1. The REZ is federally owned land, with agreement with tribes for USE. Hense the land can not be used for collateral for loans for development, cutting off capital formation and economic development.

    3. Those things still exist because the Indians are forbidden from changing them. They’re locked into these institutions because of the Federal government.

      1. But the people are not (anymore) locked into the reservations.

    4. The REZ is federally owned land, with agreement with tribes for USE. Hense the land can not be used for collateral for loans for development, cutting off capital formation and economic development.

  4. Malpractice, if that’s what happened, happens in all the hospitals. You know what’s worse than the chance of falling victim to malpractice? Being too poor and worried about money to go to the hospital in the first place.

    1. People in this country are not denied treatment based upon ability to pay.

      1. That is absolutely not true.

        1. Since when did the ER start turning people away?

        2. Being in the business, I can tell you if you present to a hospital emergency department they can not deny you care, including a necessary* hospital admission, for lack of funds or insurance. After admission they may apply for State Medicaid on your behalf, and if not eligible [where I work] there are options to have your bill adjusted and even written off if you qualify based on income and resources.

          *This applies to medical problems warranting an immediate admission, not preventative or elective procedures.

          1. Yes and this is barely a hospital. More a clinic. Eight beds, ED and basic OB. I have worked remotely with such places. It is not easy work there. You can imagine staff and resources.

            The closest real hospital is about 350 miles in Sioux Falls I think.

            The problem is not funding, incompetence, or government. This is what you have, what you can offer in a small community far away from a city.

            And this lawsuit. Well from what is here does not look like malpractice to me.

    2. You know what’s worse than being too poor and worried about money to go to the hospital in the first place? Being told that you’re a helpless victim and the only solution is for others to change the world for you.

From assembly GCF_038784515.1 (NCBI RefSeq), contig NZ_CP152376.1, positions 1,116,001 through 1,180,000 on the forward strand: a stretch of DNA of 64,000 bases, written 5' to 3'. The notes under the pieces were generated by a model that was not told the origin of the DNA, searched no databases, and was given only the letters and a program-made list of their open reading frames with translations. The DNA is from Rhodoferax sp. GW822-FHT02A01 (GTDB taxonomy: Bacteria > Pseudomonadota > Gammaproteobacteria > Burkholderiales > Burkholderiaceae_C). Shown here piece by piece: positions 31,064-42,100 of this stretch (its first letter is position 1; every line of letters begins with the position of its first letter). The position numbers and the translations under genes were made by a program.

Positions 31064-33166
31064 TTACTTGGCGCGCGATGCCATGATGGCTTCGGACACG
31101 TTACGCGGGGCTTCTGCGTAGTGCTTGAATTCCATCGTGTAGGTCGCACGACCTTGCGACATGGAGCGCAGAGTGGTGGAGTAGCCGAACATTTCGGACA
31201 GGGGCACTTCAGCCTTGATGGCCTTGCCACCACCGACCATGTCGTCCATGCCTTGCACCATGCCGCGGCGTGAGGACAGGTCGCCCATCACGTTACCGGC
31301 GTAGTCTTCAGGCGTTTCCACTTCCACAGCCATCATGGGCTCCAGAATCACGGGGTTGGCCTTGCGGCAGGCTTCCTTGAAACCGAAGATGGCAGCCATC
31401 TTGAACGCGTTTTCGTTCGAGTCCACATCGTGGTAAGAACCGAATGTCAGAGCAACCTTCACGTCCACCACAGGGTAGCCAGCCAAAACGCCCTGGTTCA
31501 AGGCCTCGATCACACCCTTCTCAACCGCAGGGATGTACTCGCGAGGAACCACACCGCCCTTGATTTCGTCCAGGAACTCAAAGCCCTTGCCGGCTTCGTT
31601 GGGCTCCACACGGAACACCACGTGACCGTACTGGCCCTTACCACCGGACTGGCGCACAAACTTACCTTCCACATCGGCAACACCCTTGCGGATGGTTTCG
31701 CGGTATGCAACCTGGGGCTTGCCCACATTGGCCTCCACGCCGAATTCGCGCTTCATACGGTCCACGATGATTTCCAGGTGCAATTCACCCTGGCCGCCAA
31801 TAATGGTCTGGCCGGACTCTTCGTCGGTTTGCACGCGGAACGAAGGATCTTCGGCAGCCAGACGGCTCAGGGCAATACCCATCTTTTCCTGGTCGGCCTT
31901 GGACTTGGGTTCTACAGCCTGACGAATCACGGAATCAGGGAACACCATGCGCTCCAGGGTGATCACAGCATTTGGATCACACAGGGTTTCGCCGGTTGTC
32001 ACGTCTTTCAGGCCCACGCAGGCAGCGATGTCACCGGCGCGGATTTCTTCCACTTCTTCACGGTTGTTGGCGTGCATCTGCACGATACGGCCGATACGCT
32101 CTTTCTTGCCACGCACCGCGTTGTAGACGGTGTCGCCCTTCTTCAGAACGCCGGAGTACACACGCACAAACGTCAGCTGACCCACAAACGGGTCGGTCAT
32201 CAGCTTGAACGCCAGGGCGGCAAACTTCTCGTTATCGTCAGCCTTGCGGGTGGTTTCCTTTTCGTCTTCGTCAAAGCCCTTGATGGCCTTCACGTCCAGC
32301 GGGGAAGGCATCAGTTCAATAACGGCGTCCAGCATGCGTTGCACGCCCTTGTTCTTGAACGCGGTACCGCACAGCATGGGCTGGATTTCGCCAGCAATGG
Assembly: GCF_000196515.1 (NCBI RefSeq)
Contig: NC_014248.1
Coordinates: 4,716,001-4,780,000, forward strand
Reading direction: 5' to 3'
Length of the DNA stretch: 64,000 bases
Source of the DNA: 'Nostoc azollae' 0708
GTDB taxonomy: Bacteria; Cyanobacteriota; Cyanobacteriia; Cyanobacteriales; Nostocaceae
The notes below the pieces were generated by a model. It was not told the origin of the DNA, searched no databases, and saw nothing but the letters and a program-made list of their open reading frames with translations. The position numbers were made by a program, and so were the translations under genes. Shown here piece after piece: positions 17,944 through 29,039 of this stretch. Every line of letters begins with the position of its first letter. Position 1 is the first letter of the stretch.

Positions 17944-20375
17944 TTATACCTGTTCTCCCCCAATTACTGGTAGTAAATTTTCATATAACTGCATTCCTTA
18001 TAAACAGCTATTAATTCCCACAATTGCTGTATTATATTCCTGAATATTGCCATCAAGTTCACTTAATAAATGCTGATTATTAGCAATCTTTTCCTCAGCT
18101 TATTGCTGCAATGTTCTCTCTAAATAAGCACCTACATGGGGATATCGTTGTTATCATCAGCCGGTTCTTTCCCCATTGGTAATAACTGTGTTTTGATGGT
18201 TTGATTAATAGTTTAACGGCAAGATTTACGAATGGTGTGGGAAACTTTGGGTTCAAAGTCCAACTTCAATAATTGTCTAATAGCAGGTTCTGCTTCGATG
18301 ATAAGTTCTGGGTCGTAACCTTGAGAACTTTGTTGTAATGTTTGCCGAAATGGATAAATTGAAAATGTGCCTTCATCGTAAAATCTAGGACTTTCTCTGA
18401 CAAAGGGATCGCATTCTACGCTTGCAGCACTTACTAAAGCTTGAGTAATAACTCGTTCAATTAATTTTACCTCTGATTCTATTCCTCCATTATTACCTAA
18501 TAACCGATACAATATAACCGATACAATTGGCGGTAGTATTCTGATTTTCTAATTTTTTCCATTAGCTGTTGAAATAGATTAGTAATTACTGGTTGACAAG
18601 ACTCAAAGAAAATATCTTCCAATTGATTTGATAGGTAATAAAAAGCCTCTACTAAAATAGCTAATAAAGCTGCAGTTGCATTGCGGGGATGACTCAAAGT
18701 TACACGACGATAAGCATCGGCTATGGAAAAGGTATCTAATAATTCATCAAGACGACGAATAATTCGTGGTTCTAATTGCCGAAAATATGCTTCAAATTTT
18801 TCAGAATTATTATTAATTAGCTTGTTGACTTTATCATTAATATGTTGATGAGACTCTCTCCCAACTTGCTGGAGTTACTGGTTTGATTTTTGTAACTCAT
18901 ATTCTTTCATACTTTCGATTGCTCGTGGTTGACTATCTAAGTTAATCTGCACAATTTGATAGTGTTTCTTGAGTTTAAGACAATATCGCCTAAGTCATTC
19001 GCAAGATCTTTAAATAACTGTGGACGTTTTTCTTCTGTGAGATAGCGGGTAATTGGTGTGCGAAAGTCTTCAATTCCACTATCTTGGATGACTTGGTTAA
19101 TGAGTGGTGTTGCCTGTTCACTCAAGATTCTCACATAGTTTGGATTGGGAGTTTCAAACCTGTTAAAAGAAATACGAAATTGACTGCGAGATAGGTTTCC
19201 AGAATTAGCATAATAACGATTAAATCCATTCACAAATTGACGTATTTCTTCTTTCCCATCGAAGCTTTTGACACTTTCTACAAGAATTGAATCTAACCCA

How hard could it be to build free, top-tier hospitals within 30 miles of every human habitation?

      1. You’d have to satisfy the Certificates of Need bureaucrats. I doubt it could be done.

      2. Extremely hard – at least if you wanted to staff them with competent people and keep them open past the first year.

    3. Cool, now do minimum wage.

  5. Say hello to M4A.

  6. Whenever I suggest to a leftist (and most rightists) that we need to abolish the BIA and reservation system, I’m told that I am the most racist person ever.

    1. You are the most r- sorry I guess it’s sort of a reflex.

    2. Every treaty I have ever read has a deminishment clause. With consent of specific percentages of Rez-dwelling Natives, Congress will roll acres out with payment.

      By far a better form would be the acres being rolled out with a clean deed, in the form of a REIT with 1/3 shares owned by the tribe, 1/3 shares owned by tribal members individually, and 1/3 held to float for developement capital on public markets.

    3. Every treaty I have ever read has a deminishment clause. With consent of specific percentages of Rez-dwelling Natives, Congress will roll acres out with payment.

      By far a better form would be the acres being rolled out with a clean deed, in the form of a REIT with 1/3 shares owned by the tribe, 1/3 shares owned by tribal members individually, and 1/3 held to float for development capital on public markets.